Career Start – Meaning Career Drama?
If there ever was anything that slapped any student in the face upon graduation, it was a career entry. And it’s no wonder, given the precarity of the job market, the ever-growing demands laid on newly graduated students, and the whole dramatic shift from university into work life. If you’ve already had part-time jobs, you’ll be familiar with some of the tenets of professional employment, but working full-time will still be a bit of a shock to the system.
Your career entry venture doesn’t start the moment you’ve obtained your degree – ideally, it should have started long ago with career planning. If you haven’t considered planning what you’re going to do, you should first take stock of your interests and ambitions – and no, getting rich quickly doesn’t work as a great motivator 😉. Once you have a clear(ish) idea of what gets you up in the morning, you can search for an appropriate job. Internships and volunteering during your studies will also help cement your ideal job idea.
Career Start – Program Your Success with These 10 Easy Tips
No lies here; getting a job in any industry (well, lucky you if you’ve studied software engineering!) might be a bit of a sobering experience for new graduates. There will be rejections and disappointments, but what must never be there is apathy. No matter how difficult and disheartening it may seem at first, you should keep your head up and brave through the teething issues.
Follow these tips for a successful career start:
- Polish up your CV. Update it with all your experiences and activities, make sure there are no spelling mistakes or formatting discrepancies, and provide relevant information about your previous employers (or organisations you volunteered for). You’ve probably heard that you have to tailor your CV to different offers, but at the beginning of your career, there won’t be too much to modify.
- Look for jobs that speak to you. I firmly believe it’s never a good time to suffer from working at a job you don’t like. Naturally, reality is sometimes cruel, and you must endure a bad job before getting a good one, but you should always be in touch with your personal needs.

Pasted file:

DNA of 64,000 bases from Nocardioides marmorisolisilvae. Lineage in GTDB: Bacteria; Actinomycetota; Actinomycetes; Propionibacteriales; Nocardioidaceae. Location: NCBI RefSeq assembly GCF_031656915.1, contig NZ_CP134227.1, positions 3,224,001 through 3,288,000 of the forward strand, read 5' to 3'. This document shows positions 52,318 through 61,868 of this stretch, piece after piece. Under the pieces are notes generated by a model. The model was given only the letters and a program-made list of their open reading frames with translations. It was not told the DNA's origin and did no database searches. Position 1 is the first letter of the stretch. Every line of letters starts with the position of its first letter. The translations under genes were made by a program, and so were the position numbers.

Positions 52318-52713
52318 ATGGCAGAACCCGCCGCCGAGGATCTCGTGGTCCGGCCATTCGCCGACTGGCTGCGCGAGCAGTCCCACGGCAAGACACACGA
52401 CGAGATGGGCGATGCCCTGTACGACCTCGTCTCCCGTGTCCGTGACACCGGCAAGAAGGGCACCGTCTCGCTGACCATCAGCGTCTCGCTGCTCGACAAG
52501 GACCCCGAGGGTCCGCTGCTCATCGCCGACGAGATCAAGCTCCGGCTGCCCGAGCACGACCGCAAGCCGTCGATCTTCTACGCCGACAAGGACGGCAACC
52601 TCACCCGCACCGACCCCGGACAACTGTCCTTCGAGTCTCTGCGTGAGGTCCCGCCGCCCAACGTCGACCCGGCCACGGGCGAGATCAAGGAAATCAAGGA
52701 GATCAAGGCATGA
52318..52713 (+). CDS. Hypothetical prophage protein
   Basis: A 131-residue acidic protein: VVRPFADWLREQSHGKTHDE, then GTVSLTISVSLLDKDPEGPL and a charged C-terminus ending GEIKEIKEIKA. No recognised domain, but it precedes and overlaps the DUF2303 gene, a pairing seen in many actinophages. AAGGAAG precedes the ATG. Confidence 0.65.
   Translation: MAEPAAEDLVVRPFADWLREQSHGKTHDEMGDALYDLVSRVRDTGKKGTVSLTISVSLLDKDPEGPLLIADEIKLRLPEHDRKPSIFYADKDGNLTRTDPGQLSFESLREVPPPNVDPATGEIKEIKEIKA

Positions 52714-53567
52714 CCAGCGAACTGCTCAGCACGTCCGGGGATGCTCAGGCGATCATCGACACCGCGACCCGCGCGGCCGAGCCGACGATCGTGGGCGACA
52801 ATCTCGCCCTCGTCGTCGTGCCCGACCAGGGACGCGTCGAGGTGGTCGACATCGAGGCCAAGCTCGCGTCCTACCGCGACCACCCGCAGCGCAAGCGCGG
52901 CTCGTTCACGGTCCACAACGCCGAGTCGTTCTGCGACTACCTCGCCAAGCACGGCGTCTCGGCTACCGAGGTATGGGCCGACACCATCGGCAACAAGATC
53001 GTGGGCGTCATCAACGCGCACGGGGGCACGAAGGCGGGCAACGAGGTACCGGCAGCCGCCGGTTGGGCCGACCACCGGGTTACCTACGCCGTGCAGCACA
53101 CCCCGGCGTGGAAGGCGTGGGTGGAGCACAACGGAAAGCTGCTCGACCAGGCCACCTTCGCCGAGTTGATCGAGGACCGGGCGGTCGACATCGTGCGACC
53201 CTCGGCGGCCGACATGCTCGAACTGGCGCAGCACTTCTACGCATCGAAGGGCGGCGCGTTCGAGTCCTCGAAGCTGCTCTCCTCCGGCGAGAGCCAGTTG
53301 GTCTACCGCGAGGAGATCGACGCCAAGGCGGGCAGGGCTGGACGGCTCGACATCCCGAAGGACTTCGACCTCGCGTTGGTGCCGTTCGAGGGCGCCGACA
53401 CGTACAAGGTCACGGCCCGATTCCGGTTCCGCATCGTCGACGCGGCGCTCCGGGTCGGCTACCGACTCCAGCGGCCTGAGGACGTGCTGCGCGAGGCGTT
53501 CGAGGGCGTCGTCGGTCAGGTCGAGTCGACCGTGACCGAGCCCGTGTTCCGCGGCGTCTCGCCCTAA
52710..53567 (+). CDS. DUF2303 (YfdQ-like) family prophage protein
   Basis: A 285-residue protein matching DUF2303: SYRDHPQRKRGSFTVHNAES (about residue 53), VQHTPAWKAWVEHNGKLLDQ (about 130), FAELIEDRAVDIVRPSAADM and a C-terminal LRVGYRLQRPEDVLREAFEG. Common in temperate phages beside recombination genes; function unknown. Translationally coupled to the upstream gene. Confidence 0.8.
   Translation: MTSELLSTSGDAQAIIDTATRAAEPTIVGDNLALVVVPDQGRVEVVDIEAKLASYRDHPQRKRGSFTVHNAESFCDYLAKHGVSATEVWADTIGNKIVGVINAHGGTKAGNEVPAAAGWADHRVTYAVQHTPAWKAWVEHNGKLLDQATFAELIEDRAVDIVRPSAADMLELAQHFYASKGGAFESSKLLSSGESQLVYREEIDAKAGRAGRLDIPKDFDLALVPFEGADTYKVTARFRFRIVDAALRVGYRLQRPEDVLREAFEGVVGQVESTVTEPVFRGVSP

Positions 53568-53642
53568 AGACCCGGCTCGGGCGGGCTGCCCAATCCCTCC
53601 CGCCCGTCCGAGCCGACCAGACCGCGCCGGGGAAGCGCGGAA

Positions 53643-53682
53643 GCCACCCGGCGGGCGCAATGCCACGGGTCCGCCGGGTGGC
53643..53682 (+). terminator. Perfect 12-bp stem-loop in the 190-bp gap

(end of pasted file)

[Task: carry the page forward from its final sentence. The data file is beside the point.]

- Don’t take it too seriously. Chances are, your first job may not be your ideal one, so don’t sweat it. Take it as a temporary set of circumstances and roll with that. Your job is not your one-way ticket into a tomb, and you can change it whenever a good opportunity strikes.
- Learn what you can. Just because a job is temporary doesn’t mean you can’t learn while at it. Each job comes with transferable skills like time management, organisation, and a host of soft skills you’ll use wherever you work. Along with those, you’ll also pick up tons of job-specific details and faculties that may come in handy in the future.
- Make yourself look good. By looking good, I mean performing well – be at work on time, complete your tasks as efficiently as possible, and maintain a good rapport with your colleagues. After all, someone’s got to write you a good reference letter.
- Build your network. I personally cringe at the word networking because I’m an incorrigible hermit. However, you don’t need to become a party animal to build a decent work network – all it takes is some politeness and asking a few questions. You never know how each person you meet may lead you to a new opportunity.
- Develop your skills. You should never stop learning – see whether your company offers traineeships or learning opportunities. Check out Coursera or similar online learning platforms where you can obtain various specialisation certificates. Life gets boring when you stop learning, so it’s better to keep your brain engaged.
- Check in with your supervisor. Try to get some feedback from your supervisor by arranging meetings or check-in sessions. These don’t have to happen too often, but keep an eye out for expectations and preferences. Ask what is expected of you and whether there is anything you can do to improve your performance.
- Ask for help. When you find yourself stuck, it’s better to ask for help straight away than to bumble about without achieving anything or making matters worse. In fact, you could even ask for a job mentor or buddy to use as a contact point while you’re learning the ropes of your new job.
- Take part in team-building events and office activities. If your colleagues are going out for dinner and a board-game session, join them occasionally. Don’t skip big events and meetings, make your presence known, and show interest in people around you. (If you’re working remotely, this may be more difficult, but then try to be responsive on social media channels.)
It’s only that simple (note the sarcasm). Jokes aside, you may need some time to pick up all these habits, but they’re certain to help you advance your career beyond the first job you land.
Tackling the Job Search for Recent Graduates
In the big universe of entry jobs, finding the right fit may become more of a hassle than a productive effort. Especially when those ‘entry’ jobs turn out to demand years of experience. Some companies just set themselves up for failure in that respect, but one thing I’ve learnt is that job requirements act as guidelines. Not every single one needs to be fulfilled (as reported by a friend of mine who is recently happily employed after switching careers).
Still, how do you even go about this massive job search? Let’s start with the basics:
- Write down a list of possible jobs you’d want to do. These should be based on your qualifications, interests, and ambitions (or any combination thereof).
- Google keywords. Play around with your search engine and see what formulations or permutations come up. These will help you with your online searches.